Bioluminescence off Southern California

June 29, 2020


Photographer: Matt Read 
Summary Author: Matt Read 

For several weeks in April and early May (2020), Southern California experienced an extensive red tide algal bloom. By day, the water appears rusty colored, but by night, the dino-flagellates responsible for the bloom, in this case, the phytoplankton named Lingulodinium Polyedra, exhibit bright blue bioluminescence when agitated.

My daughter, a marine biologist, and I went to see the nocturnal glow in person, near the Scripps Institution of Oceanography, in La Jolla, California. The pier in the image belongs to Scripps, which is affiliated with the University of California at San Diego (UCSD). This pier is closed to the public, but Scripps operates the Birch Aquarium, just up the hill from here, which primarily exhibits marine flora and fauna from Southern California.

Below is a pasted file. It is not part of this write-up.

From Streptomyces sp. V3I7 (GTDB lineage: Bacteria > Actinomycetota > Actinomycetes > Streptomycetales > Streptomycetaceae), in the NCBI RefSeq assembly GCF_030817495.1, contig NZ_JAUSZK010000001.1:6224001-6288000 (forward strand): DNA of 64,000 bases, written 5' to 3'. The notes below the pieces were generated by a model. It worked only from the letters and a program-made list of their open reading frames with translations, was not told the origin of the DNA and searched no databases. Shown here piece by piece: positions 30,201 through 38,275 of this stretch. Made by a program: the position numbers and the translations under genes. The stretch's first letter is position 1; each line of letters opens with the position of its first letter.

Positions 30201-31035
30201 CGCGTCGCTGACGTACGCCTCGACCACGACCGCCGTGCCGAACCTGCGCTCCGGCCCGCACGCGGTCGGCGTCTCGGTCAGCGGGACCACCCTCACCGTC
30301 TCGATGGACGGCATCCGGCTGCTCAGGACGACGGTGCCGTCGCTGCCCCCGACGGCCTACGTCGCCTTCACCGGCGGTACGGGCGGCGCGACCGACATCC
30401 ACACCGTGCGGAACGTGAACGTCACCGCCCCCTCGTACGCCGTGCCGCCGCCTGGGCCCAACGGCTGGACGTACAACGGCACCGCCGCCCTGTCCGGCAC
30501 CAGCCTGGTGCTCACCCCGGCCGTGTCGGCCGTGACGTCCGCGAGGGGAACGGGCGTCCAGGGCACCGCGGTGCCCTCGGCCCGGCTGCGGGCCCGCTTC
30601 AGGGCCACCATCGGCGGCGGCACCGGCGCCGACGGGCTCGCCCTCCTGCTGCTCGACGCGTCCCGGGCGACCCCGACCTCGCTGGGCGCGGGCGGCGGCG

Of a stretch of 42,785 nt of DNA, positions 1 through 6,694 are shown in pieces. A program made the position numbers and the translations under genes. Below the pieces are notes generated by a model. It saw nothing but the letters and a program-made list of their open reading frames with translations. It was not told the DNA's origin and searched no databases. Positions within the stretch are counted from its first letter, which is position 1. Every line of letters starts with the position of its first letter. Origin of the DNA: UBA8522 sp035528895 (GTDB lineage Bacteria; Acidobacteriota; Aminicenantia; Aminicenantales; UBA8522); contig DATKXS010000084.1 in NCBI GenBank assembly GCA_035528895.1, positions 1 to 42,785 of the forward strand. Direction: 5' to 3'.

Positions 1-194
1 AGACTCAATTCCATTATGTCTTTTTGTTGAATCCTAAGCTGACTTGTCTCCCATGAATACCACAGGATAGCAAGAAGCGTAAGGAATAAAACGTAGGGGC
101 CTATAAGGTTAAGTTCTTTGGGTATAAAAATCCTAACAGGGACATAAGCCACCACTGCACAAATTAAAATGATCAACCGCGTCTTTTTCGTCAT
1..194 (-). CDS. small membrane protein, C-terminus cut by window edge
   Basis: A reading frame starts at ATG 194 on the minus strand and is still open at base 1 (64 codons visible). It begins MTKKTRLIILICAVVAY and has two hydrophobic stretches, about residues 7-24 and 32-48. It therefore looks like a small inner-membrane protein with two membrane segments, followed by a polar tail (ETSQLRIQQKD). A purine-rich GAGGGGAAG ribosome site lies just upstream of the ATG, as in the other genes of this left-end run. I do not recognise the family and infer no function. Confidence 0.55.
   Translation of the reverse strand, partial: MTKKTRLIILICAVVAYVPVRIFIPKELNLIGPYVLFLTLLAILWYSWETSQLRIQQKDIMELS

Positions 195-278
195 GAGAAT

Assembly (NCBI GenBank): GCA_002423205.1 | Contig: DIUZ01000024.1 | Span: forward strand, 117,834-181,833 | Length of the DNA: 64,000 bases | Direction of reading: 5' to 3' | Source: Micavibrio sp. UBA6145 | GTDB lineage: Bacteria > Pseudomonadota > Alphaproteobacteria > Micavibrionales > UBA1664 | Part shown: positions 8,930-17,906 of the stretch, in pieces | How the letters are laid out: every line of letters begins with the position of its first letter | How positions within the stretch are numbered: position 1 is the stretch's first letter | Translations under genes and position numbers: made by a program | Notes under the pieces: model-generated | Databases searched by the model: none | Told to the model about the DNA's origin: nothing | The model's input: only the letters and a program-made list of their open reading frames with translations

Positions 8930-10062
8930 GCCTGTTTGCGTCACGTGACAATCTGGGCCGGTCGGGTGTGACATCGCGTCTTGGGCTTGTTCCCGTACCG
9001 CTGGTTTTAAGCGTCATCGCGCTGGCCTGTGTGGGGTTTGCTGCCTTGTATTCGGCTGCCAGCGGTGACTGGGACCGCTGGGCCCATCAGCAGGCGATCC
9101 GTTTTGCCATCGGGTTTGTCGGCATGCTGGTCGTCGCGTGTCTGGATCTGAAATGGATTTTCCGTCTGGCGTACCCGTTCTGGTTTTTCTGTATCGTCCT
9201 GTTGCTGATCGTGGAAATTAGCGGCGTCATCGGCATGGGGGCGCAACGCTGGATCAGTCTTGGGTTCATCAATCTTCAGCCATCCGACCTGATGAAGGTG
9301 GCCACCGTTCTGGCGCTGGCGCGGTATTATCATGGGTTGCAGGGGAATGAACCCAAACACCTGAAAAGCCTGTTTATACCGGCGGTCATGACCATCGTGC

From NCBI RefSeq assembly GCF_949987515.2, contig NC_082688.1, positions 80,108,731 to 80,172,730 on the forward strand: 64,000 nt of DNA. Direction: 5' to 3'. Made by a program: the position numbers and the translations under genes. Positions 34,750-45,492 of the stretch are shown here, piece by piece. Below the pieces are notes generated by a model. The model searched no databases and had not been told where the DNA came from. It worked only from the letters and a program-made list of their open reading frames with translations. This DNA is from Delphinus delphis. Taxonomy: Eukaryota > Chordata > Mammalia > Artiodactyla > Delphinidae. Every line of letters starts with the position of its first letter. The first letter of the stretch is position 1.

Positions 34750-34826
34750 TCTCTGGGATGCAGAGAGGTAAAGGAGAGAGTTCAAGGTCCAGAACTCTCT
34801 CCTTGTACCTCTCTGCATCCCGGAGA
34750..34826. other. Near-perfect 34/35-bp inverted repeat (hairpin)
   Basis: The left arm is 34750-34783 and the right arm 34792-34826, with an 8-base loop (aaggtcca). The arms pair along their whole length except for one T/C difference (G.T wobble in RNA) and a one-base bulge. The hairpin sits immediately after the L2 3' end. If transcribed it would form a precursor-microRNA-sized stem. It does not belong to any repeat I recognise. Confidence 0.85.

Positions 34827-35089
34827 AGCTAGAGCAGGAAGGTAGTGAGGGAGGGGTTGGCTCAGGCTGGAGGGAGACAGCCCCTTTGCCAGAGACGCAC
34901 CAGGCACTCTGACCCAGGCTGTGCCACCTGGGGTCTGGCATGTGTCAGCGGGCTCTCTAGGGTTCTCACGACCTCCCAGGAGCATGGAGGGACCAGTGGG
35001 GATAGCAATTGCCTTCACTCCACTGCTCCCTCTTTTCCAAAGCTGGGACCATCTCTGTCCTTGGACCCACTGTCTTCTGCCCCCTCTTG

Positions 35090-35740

In the picture, other fans of bioluminescence are observing social distancing guidelines while enjoying the display. The bioluminescent flashes occurred only as waves first broke. Also glowing in this image is the bright star Capella, near the upper right corner. Photo taken May 3, 2020, at 11:13:51 p.m.

Photo Details: Camera: Canon EOS 80D; Software: Adobe Photoshop CS4 Windows; Exposure Time: 6.000s; Aperture: ƒ/8.0; ISO equivalent: 3200; Focal Length: 24.0mm; Lens: EF-S15-85mm f/3.5-5.6 IS USM.